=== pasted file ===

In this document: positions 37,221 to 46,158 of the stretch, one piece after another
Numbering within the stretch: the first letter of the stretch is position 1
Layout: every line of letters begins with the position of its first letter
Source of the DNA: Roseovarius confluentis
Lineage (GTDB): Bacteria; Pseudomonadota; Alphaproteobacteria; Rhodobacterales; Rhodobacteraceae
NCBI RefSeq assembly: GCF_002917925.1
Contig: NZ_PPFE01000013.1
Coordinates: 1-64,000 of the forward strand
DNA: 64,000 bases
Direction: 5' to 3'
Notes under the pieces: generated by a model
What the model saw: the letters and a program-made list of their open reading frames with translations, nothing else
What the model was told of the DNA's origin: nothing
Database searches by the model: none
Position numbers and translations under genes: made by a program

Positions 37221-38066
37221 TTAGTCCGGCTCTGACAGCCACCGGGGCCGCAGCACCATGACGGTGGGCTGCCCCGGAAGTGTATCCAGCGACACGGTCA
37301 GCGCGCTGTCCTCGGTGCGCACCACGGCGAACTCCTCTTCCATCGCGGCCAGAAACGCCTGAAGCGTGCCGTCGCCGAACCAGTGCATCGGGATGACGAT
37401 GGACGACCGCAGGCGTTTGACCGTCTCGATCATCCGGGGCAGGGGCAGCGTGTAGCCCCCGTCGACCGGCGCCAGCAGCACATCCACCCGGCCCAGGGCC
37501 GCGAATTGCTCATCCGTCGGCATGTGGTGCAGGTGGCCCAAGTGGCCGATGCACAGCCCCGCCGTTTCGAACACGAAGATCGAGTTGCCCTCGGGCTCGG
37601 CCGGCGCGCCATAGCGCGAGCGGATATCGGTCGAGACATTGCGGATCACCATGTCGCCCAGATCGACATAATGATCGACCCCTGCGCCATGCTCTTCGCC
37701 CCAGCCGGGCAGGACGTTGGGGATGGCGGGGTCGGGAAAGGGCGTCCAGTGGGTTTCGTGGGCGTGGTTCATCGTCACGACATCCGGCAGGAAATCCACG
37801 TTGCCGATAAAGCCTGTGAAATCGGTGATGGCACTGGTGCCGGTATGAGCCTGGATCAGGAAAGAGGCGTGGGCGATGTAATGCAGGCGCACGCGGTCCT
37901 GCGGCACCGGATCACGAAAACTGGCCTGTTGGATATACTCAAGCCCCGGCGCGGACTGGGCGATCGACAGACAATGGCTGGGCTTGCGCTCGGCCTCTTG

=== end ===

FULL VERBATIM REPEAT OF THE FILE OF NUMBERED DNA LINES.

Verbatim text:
In this document: positions 37,221 to 46,158 of the stretch, one piece after another
Numbering within the stretch: the first letter of the stretch is position 1
Layout: every line of letters begins with the position of its first letter
Source of the DNA: Roseovarius confluentis
Lineage (GTDB): Bacteria; Pseudomonadota; Alphaproteobacteria; Rhodobacterales; Rhodobacteraceae
NCBI RefSeq assembly: GCF_002917925.1
Contig: NZ_PPFE01000013.1
Coordinates: 1-64,000 of the forward strand
DNA: 64,000 bases
Direction: 5' to 3'
Notes under the pieces: generated by a model
What the model saw: the letters and a program-made list of their open reading frames with translations, nothing else
What the model was told of the DNA's origin: nothing
Database searches by the model: none
Position numbers and translations under genes: made by a program

Positions 37221-38066
37221 TTAGTCCGGCTCTGACAGCCACCGGGGCCGCAGCACCATGACGGTGGGCTGCCCCGGAAGTGTATCCAGCGACACGGTCA
37301 GCGCGCTGTCCTCGGTGCGCACCACGGCGAACTCCTCTTCCATCGCGGCCAGAAACGCCTGAAGCGTGCCGTCGCCGAACCAGTGCATCGGGATGACGAT
37401 GGACGACCGCAGGCGTTTGACCGTCTCGATCATCCGGGGCAGGGGCAGCGTGTAGCCCCCGTCGACCGGCGCCAGCAGCACATCCACCCGGCCCAGGGCC
37501 GCGAATTGCTCATCCGTCGGCATGTGGTGCAGGTGGCCCAAGTGGCCGATGCACAGCCCCGCCGTTTCGAACACGAAGATCGAGTTGCCCTCGGGCTCGG
37601 CCGGCGCGCCATAGCGCGAGCGGATATCGGTCGAGACATTGCGGATCACCATGTCGCCCAGATCGACATAATGATCGACCCCTGCGCCATGCTCTTCGCC
37701 CCAGCCGGGCAGGACGTTGGGGATGGCGGGGTCGGGAAAGGGCGTCCAGTGGGTTTCGTGGGCGTGGTTCATCGTCACGACATCCGGCAGGAAATCCACG
37801 TTGCCGATAAAGCCTGTGAAATCGGTGATGGCACTGGTGCCGGTATGAGCCTGGATCAGGAAAGAGGCGTGGGCGATGTAATGCAGGCGCACGCGGTCCT
37901 GCGGCACCGGATCACGAAAACTGGCCTGTTGGATATACTCAAGCCCCGGCGCGGACTGGGCGATCGACAGACAATGGCTGGGCTTGCGCTCGGCCTCTTG